[Ed. note: This was written before Attorney General Daniel Cameron released a statement saying prosecutors presented all of the evidence in the Breonna Taylor case to the Grand Jury and that officers Jonathan Mattingly and Myles Cosgrove were justified in their use of force. Therefore, only the wanton endangerment charge was recommended, which applied to former Detective Brett Hankison. In response to a grand juror’s demand for the release of the Grand Jury recordings, Cameron said he would file them with the court.]
To paraphrase a quip that’s been oft-repeated in recent days, while it’s true a prosecutor can get a Grand Jury to indict a ham sandwich, it’s equally true that he can keep that ham sandwich from being indicted. At the risk of taking the pork imagery one step too far, Kentucky’s attorney general single-handedly saved officers Jonathan Mattingly’s and Myles Cosgrove’s bacon. This, he should not have done.
Worse, the only reasonable conclusion from his press conference and the Grand Jury’s report to supervising Judge Annie O’Connell is that he misled us about how he did it. He owes it to Breonna Taylor, to Kenneth Walker, to Louisville, and to the world, to tell us what really happened. Until he does, fires — metaphoric and real — will continue to smolder and burn. This becomes more true daily as legitimate challenges to the evidence he did describe are brought to light.
In the moments after his press conference, lawyers and others who listened closely to his carefully chosen words began to suspect the worst: That charges against officers Mattingly and Cosgrove were never actually presented to the Grand Jury for their consideration. That the “justification“ for their actions described by the attorney general was determined by him, and not the Grand Jury of the officers’ theoretical peers. In other words, not by us.
A prosecutor is allowed to do that, in the ordinary case. In theory and practice the prosecutor can be the first line of defense, ironically, protecting citizens from unjust or political prosecution. The American Bar Association Standards of Justice and the U.S. Supreme Court emphasize that while prosecutors have clients for whom they must zealously advocate — the people — unlike defense counsel they have a separate and equally important obligation to pursue the truth. Sometimes the truth is obvious and works to prevent a case from going further. That is not, however, the case here.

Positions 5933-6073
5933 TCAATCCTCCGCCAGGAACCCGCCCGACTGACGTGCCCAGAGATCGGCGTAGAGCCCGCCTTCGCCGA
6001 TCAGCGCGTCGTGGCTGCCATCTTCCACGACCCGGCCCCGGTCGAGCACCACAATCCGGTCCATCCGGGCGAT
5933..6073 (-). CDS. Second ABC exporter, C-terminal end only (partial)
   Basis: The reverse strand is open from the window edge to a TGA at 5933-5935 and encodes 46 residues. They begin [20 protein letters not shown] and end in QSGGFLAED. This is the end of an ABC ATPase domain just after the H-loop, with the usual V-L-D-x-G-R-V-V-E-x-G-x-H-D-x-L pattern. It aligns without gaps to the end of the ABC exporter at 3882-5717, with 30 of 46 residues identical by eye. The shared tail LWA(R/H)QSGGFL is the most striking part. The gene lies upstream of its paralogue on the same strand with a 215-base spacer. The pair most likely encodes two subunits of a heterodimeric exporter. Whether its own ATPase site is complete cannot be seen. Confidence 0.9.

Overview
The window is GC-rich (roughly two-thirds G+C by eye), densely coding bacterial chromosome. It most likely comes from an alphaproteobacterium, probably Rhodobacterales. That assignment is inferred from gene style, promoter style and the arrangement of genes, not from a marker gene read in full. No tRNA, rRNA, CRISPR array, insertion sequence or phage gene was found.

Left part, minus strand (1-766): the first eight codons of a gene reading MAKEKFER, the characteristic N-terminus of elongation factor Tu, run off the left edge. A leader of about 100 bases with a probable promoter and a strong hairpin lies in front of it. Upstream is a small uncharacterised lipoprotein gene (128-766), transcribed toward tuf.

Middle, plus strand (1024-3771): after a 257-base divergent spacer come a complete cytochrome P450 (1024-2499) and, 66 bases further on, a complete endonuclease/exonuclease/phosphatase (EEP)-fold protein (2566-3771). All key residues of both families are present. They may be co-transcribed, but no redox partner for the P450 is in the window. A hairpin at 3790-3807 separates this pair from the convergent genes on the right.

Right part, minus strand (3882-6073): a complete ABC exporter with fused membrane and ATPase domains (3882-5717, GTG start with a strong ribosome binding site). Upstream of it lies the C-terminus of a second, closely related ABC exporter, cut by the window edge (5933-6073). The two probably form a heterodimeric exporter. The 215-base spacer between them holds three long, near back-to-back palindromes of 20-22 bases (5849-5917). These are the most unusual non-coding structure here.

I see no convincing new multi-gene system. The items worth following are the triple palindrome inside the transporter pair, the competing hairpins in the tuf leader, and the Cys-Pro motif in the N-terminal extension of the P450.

Being a prosecutor isn’t easy. I’ve been one in three different jurisdictions. It shouldn’t be easy. But he made his job unnecessarily harder by deciding that he, alone, should determine whether a rain of bullets from inside and outside that home by “trained” police was a “justified” response to the home-dweller’s single shot (evidence strongly suggests he believed they were violent intruders in the middle of the night, not police). Worse, by fudging the announcement with the obvious hope that the average observer would conclude the Grand Jury, not he, made that decision, he violated the memory of Breonna Taylor and added fuel to the fires of doubt our community already has in the justice system itself.
I do not know, nor does anyone outside his office to my knowledge, with 100% certainty that the case was not presented to the Grand Jury. It almost certainly wasn’t. The Attorney General won’t answer this question, posed daily since last Wednesday’s press conference. Further, as many have noted, there were no No True Bills returned, strongly suggesting that draft indictments (“bills”) were never considered by the Grand Jury, whose obligation would have been to return No True Bills if they believed crimes had not been committed.
Grand Jury secrecy is most definitely A Thing. However, it’s not the Thing the Attorney General wants the world to think it is. The rules prevent participants who were in the room from disclosing without a court order what they heard and saw. The witnesses themselves can stride right out of the Grand Jury session, hold a press conference, and tell the world what they just said. Similarly, prosecutors are fond of holding press conferences, standing behind mountains of seized drugs or in front of large charts on easels and describing in detail the evidence that either will be or has been used to obtain indictments. Prosecutors can and should also describe why charges were not filed.
Because it is clear now that the Grand Jury never had the opportunity to consider the cases against the men who shot at and killed Breonna Taylor, the Attorney General owes us — “owes” is a strong word but it is exactly the right one here — (1) an admission that he made that decision for us, and (2) the transcripts of the proceedings themselves. Per the rules, he’s either already or will soon have to provide them to Officer Hankison’s counsel.
If he doesn’t, the message to Breonna’s family and the suffering and besieged community in Louisville, the nation and the world who has been Saying Her Name for months is that except as it was relevant to bullets shot through her apartment into the white neighbors’ place next door, the Grand Jury never heard her name at all.
Marc Murphy is a trial lawyer in Louisville and an editorial cartoonist for The Courier Journal.